Power Walking is recommended by doctor and health studies as being easier on the body than most aerobic exercises. Jogging or running can be destructive to a person’s feet and joints. This is especially true for those who are extremely overweight. Most exercise equipment is rated at about 275 pounds or less. Power Walking may be the best way a person weighing over 300 pounds can begin an accelerated aerobic program.
Power walking will do more than improve the shape of your body…
…in less time than using regular walking. Dr. Simpson extols the virtues of walking because if you do no physical activity your health will be severely impacted no matter how thin you become. Motion equates to life. If you have become severely overweight and totally inactive over a period of years, it is imperative that you lose weight by restricting caloric intake. But, to reverse damage to your cardiovascular system you must improve your circulation to more quickly remove cholesterol plaque from your veins and arteries. Exercise increases circulation and oxygen delivery to your cells allowing damages to be repaired and a new level of health to be obtained. If you have been sedentary over a period of years but reject the idea of an accelerated aerobics program such as power walking, for you health’s sake at least take up some form of walking; it will save your life. Do as Dr. Simpson suggests…walk your dog.
Getting the best shoes for Power Walking
You should never use cheap shoes. Poorly designed shoes will destroy your feet. That rule applies for every day usage as well as for athletics. There are shoes designed specifically for power walking. Many experts state that you can use running shoes for power walking. The first critical feature that must be present is a thick cushioning heal. Power walking requires a heal to toe motion which is the opposite of the toe to heal motion used in jogging or running. You want training shoes not racing shoes. The shoe must be designed with the perfect amount of arch support and flex. If the shoe flexes too easily or is too firm, or does not have proper arch support you will strain your foot and potentially develop foot injuries. Plantar Fasciitis is an overuse injury affecting the sole or flexor surface (plantar) of the foot.
The goal should be a sustained (non-stop) walk at about 4.5 mph
Unless you are already marginally fit, you won’t start at that speed. You will have to work up to it. As with any exercise you should warm up prior to actually going full speed. Stretching is good for you, but you should be careful not to stretch too much when your body is cold. Otherwise you can tear muscle and ligaments. Start walking at a lesser gate and speed for a distance prior to gaining your workout gate. This will allow your muscles to warm up and gently stretch to accommodate the motion, limiting the potential for damage.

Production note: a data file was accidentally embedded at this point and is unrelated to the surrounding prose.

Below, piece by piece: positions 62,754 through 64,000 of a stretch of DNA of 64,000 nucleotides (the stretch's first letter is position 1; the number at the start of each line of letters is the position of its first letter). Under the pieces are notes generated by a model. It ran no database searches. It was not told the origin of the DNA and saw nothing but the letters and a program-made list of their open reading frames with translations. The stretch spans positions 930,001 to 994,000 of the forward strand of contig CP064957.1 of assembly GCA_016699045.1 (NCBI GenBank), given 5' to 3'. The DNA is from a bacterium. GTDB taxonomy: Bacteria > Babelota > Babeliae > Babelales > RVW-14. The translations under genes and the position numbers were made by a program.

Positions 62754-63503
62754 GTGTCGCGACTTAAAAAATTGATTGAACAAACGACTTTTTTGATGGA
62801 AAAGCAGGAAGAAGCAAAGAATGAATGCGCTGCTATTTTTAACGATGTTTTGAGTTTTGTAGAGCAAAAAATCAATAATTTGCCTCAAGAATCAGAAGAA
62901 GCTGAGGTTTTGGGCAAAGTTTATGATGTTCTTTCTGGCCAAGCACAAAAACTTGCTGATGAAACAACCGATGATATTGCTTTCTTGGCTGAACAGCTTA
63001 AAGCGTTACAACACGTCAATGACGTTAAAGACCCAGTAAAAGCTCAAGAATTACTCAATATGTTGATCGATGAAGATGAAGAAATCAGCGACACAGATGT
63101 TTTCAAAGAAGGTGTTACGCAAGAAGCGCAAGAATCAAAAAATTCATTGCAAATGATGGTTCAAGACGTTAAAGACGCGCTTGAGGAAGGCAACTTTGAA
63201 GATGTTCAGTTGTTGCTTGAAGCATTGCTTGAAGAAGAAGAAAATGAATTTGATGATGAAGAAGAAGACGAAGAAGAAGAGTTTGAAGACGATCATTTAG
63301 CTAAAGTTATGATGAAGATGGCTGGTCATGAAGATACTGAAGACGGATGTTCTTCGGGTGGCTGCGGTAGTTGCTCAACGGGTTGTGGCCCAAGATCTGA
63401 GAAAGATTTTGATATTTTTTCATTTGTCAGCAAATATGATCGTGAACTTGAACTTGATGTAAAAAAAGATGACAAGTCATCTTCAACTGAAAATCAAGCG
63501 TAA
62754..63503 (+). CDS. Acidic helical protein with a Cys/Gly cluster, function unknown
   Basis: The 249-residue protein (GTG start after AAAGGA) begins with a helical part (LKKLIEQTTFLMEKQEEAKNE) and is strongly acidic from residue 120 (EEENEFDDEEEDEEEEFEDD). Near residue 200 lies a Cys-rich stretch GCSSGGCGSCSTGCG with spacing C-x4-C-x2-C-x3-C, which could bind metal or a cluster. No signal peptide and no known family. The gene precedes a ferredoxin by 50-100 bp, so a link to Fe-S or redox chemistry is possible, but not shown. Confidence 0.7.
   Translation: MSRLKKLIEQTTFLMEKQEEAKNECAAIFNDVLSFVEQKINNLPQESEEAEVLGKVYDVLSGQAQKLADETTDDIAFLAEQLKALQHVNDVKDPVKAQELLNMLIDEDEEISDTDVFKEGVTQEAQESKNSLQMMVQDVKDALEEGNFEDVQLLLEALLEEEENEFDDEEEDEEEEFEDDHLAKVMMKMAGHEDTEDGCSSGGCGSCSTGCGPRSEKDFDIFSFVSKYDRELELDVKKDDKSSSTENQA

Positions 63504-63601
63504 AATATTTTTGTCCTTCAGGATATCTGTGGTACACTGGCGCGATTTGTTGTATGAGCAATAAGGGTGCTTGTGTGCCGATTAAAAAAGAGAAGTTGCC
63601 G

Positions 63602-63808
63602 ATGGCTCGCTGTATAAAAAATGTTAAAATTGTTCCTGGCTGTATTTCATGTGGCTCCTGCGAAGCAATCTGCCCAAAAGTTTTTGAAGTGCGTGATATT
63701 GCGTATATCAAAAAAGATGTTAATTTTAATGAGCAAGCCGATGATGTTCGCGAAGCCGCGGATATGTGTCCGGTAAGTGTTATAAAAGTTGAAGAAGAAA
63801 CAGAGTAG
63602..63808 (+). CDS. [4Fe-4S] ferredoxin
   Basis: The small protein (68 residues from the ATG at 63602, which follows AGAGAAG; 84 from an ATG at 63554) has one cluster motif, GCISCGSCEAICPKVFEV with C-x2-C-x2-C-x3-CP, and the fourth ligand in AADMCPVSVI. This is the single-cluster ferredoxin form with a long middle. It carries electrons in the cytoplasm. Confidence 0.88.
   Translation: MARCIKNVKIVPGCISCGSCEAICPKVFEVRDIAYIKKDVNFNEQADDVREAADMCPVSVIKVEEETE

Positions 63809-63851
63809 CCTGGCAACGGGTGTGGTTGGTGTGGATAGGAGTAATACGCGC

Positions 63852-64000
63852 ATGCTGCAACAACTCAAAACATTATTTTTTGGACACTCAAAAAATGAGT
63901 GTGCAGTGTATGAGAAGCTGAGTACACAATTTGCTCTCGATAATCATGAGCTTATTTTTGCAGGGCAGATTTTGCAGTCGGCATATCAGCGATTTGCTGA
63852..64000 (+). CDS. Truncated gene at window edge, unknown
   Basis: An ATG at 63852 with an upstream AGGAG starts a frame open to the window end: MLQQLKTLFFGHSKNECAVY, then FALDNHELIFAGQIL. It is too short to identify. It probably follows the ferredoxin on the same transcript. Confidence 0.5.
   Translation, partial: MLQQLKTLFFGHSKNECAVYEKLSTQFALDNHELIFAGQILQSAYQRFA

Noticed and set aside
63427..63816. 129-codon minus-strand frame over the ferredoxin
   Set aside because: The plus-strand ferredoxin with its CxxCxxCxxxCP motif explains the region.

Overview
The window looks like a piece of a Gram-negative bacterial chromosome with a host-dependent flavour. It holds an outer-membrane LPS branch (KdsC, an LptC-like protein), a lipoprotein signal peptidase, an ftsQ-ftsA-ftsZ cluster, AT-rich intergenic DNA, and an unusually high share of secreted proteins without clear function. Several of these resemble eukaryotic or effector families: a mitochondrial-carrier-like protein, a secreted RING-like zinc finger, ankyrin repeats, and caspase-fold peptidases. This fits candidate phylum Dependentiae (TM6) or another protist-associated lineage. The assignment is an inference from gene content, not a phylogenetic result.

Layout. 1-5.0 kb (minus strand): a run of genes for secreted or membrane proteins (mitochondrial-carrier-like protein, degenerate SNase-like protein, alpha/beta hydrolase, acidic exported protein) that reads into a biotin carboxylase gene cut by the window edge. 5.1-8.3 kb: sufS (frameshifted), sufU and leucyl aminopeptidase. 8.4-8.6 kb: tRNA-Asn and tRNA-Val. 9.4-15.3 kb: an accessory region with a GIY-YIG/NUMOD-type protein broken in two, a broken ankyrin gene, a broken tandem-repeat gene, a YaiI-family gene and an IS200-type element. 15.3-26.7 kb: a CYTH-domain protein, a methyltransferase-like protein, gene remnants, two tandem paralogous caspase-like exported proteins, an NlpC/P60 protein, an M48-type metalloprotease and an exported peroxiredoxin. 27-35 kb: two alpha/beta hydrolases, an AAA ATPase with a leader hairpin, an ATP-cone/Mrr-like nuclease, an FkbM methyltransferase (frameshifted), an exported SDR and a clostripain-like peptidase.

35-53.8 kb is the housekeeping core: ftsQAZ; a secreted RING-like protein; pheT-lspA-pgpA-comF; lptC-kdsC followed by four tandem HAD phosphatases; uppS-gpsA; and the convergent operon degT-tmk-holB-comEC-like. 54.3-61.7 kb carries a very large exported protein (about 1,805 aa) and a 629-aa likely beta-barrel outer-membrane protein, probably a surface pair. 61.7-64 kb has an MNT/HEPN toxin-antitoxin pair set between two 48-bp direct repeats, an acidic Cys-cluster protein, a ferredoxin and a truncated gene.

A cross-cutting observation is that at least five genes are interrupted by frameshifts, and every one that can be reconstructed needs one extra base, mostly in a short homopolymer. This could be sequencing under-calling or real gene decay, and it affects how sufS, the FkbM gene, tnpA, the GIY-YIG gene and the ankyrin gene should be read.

You should walk for a set distance and record the time it takes to do it. A pedometer is a device that can measure your time, distance, steps and calories burned. It is a good thing to use if you want to avoid boredom by not walking the same path each time you walk. Good pedometers are available online for about $20 and they will save you from having to compute your exercise rate using your watch and a calculator. Without using a pedometer you should start at a known point and walk a set distance at a reduced speed to another known point for your warm-up. After the warm-up distance you should walk to a third known point at your workout speed.
If all you can manage is a 20-minute mile, don’t worry. Walk regularly, and within 3 weeks, your rate and endurance will increase. Persistence is the key. As your speed increases you will learn what you body feels like when you achieve a sustained aerobic workout. You will be sweating. When you start out do 3 to 4 power walks per week. Increase it to 5 or 6 power walks when you get strong enough to do it. When your set distance gets easy for you to do while constantly maintaining your target speed, increase your distance. Only increase your distance after you absolutely know you have mastered your present distance. When the distance of your walk gets to a point you don’t want to increase it any further, begin increasing your speed.
Power walking form
Long strides are less efficient than short ones. This is important for you to remember. Forcing your legs to go forward will expend much more energy than using shorter but faster strides. The key word is “force.” With any aerobic exercise the goal is balance and rhythm. If you force your motion you will consume 3 to 4 times more energy and thus terminate your workout very quickly. If you can’t learn to relax and not force your motion you will not be able to do aerobic exercise. Use a faster but natural walking gait, minimizing exaggeration. Heel first, then the ball, finally your toe is the order that your feet should contact the earth.